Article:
Yang Jia, a Chinese man accused of murdering six policemen, has become an internet hero. Mr Yang is rumoured to have been badly beaten and maimed by police.
A Chinese man accused of murdering six policemen has attracted increasing levels of approval and adulation from internet users as his trial begins in Shanghai.
By Malcolm Moore
Yang Jia, a 28-year-old unemployed man from Beijing, appeared in court in Shanghai charged with an alleged attack against the police on July 1, the anniversary of the founding of the Chinese Communist Party.
Mr Yang is said to have thrown molotov cocktails into a police station in Zhabei, a northern suburb of the city, before entering the building and attacking a group of unarmed officers with a knife. He was arrested at the scene.
However, instead of condemnation, he has received widespread approval from Chinese internet users, or netizens, for his apparent act of defiance.
He has become a symbol for the growing number of people who are attacking Chinese police in protest at the brutality of the state.
Mr Yang has even been compared to Wu Song, one of the greatest heroes in Chinese literature, who killed a tiger with his bare hands.
One message left on his MySpace page said: “You have done what most people want to do, but do not have enough courage to do”.
The prosecution said Mr Yang had acted out of “revenge” after he was caught by police riding an unlicensed bicycle last October and interrogated. He later sued the Shanghai police for 10,000 yuan (£803) for psychological damage, but his claim was rejected.
Mr Yang is rumoured to have been badly beaten and maimed by police.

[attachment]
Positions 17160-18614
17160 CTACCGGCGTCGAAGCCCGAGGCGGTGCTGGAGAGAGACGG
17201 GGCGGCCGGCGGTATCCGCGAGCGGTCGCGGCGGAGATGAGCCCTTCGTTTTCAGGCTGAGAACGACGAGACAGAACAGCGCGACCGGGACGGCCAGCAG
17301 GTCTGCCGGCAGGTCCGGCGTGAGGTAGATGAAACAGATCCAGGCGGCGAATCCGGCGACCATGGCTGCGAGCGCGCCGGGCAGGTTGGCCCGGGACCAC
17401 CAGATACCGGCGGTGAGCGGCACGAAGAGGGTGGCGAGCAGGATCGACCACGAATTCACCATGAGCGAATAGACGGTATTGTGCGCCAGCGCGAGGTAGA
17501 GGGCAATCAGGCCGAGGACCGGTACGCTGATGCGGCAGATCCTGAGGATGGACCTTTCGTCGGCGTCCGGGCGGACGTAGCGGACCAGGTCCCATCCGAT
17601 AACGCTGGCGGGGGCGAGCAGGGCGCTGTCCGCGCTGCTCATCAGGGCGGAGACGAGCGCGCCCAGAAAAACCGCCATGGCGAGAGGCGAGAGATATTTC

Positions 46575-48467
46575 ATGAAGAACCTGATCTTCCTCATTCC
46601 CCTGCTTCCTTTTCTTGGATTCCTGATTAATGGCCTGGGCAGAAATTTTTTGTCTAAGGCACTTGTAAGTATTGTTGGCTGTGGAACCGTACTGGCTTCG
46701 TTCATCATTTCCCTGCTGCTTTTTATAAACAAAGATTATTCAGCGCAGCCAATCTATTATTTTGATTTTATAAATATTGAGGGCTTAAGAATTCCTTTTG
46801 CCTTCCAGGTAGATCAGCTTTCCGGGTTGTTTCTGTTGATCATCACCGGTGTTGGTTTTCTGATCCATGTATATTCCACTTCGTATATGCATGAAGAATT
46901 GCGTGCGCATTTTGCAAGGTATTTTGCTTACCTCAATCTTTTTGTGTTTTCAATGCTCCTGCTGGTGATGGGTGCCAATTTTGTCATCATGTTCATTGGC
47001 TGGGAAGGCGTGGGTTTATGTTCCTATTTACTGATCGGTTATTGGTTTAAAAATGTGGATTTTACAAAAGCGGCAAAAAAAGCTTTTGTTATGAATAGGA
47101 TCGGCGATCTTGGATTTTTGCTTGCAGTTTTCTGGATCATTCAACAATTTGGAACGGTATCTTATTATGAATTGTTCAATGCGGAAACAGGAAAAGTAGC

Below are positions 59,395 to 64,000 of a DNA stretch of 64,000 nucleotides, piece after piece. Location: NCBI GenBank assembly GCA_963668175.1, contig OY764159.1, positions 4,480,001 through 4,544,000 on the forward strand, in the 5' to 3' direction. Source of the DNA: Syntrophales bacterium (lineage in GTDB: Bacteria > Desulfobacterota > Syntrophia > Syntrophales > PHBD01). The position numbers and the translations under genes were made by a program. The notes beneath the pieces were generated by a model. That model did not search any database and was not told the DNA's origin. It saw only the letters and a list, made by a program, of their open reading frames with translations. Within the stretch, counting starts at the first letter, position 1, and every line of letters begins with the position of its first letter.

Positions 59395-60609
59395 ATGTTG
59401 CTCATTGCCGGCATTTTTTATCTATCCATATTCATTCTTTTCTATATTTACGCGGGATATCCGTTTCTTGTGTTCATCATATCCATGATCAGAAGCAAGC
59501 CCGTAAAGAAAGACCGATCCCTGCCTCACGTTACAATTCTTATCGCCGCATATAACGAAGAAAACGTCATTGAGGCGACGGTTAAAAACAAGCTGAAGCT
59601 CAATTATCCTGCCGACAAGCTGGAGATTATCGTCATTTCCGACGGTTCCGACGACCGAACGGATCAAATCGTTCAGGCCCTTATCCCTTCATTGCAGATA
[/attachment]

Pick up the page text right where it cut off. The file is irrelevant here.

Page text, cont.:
One blogger, Zi Bingyue, wrote: “Yang Jia is not bad. He has no previous criminal record. On the contrary, he has a strong sense of the law. He gave seats to older people on the bus and carried luggage for weak travellers.”
His father, Yang Fu, said his son must “have been greatly wronged” and added that he hoped Mr Yang’s almost inevitable death sentence would help spur the Chinese legal system to change in the future.
Another blogger, Qing Feng, wrote that Mr Yang had been ground down by the reality of being unemployed in China. “He would have self-destructed one way or another since he has lost hope. He has no job, no degree, no income, no background, no relationship or normal family,” he said.
Since Mr Yang’s arrest, his lawyers have been uncontactable. An attempt by the Telegraph to trace them to a second-floor office in north Shanghai was met with a simple note saying that the office would be closed for the foreseeable future.
In addition, blogs mentioning Mr Yang have been deleted and bloggers have been told by websites that sensitive articles will be blocked.